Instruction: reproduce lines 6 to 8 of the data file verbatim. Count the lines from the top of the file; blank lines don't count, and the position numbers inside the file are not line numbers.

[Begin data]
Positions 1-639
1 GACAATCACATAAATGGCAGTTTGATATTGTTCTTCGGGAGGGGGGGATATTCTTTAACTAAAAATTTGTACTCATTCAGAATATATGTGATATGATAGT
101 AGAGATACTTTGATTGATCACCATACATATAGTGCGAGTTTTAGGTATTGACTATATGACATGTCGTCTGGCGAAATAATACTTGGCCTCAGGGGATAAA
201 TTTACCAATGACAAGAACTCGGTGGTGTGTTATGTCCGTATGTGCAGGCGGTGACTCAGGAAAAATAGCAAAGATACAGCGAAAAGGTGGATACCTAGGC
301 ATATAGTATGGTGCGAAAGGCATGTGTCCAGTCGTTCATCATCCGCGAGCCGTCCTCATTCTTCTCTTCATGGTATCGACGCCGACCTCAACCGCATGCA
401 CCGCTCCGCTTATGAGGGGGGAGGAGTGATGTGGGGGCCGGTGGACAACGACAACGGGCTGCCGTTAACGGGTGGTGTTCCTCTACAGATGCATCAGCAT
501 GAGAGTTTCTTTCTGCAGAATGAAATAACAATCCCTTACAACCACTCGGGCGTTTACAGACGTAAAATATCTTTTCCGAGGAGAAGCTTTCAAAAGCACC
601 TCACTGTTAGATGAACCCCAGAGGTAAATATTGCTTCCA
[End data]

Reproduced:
401 CCGCTCCGCTTATGAGGGGGGAGGAGTGATGTGGGGGCCGGTGGACAACGACAACGGGCTGCCGTTAACGGGTGGTGTTCCTCTACAGATGCATCAGCAT
501 GAGAGTTTCTTTCTGCAGAATGAAATAACAATCCCTTACAACCACTCGGGCGTTTACAGACGTAAAATATCTTTTCCGAGGAGAAGCTTTCAAAAGCACC
601 TCACTGTTAGATGAACCCCAGAGGTAAATATTGCTTCCA